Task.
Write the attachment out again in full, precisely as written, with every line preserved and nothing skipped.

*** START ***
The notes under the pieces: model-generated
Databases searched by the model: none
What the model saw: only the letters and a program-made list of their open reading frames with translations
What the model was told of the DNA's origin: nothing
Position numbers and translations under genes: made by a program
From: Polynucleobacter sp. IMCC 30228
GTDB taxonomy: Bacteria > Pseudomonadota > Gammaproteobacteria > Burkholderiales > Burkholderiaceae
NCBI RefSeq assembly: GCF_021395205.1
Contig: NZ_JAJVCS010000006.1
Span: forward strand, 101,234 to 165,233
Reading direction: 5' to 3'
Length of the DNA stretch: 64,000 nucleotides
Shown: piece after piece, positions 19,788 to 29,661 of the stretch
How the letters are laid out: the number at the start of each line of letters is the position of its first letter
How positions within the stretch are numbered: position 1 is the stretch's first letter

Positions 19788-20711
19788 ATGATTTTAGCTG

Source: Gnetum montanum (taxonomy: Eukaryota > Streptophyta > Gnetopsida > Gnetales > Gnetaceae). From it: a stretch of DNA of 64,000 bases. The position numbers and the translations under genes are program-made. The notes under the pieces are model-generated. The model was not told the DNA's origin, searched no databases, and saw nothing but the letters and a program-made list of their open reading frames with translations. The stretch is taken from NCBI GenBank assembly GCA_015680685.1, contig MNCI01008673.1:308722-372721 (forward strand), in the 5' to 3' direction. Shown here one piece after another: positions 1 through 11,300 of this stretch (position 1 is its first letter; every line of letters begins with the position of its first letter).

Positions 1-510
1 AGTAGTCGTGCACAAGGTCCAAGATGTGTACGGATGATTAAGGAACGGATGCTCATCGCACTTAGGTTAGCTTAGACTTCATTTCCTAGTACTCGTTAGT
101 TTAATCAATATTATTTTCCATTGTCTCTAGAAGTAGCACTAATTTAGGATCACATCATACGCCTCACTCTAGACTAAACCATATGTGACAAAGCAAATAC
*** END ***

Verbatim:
The notes under the pieces: model-generated
Databases searched by the model: none
What the model saw: only the letters and a program-made list of their open reading frames with translations
What the model was told of the DNA's origin: nothing
Position numbers and translations under genes: made by a program
From: Polynucleobacter sp. IMCC 30228
GTDB taxonomy: Bacteria > Pseudomonadota > Gammaproteobacteria > Burkholderiales > Burkholderiaceae
NCBI RefSeq assembly: GCF_021395205.1
Contig: NZ_JAJVCS010000006.1
Span: forward strand, 101,234 to 165,233
Reading direction: 5' to 3'
Length of the DNA stretch: 64,000 nucleotides
Shown: piece after piece, positions 19,788 to 29,661 of the stretch
How the letters are laid out: the number at the start of each line of letters is the position of its first letter
How positions within the stretch are numbered: position 1 is the stretch's first letter

Positions 19788-20711
19788 ATGATTTTAGCTG

Source: Gnetum montanum (taxonomy: Eukaryota > Streptophyta > Gnetopsida > Gnetales > Gnetaceae). From it: a stretch of DNA of 64,000 bases. The position numbers and the translations under genes are program-made. The notes under the pieces are model-generated. The model was not told the DNA's origin, searched no databases, and saw nothing but the letters and a program-made list of their open reading frames with translations. The stretch is taken from NCBI GenBank assembly GCA_015680685.1, contig MNCI01008673.1:308722-372721 (forward strand), in the 5' to 3' direction. Shown here one piece after another: positions 1 through 11,300 of this stretch (position 1 is its first letter; every line of letters begins with the position of its first letter).

Positions 1-510
1 AGTAGTCGTGCACAAGGTCCAAGATGTGTACGGATGATTAAGGAACGGATGCTCATCGCACTTAGGTTAGCTTAGACTTCATTTCCTAGTACTCGTTAGT
101 TTAATCAATATTATTTTCCATTGTCTCTAGAAGTAGCACTAATTTAGGATCACATCATACGCCTCACTCTAGACTAAACCATATGTGACAAAGCAAATAC